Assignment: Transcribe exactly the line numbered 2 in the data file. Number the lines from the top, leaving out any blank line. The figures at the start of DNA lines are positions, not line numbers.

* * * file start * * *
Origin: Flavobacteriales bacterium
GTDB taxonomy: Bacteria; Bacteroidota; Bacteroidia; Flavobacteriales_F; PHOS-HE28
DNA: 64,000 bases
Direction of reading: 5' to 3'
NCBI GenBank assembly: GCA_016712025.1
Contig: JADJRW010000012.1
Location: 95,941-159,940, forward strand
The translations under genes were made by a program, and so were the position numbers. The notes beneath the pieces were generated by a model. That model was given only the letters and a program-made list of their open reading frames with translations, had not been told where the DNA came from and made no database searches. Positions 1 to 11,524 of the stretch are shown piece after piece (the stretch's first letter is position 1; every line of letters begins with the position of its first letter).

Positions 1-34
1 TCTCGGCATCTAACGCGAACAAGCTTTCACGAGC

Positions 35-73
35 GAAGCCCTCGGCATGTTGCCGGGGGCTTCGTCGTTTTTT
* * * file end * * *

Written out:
GTDB taxonomy: Bacteria; Bacteroidota; Bacteroidia; Flavobacteriales_F; PHOS-HE28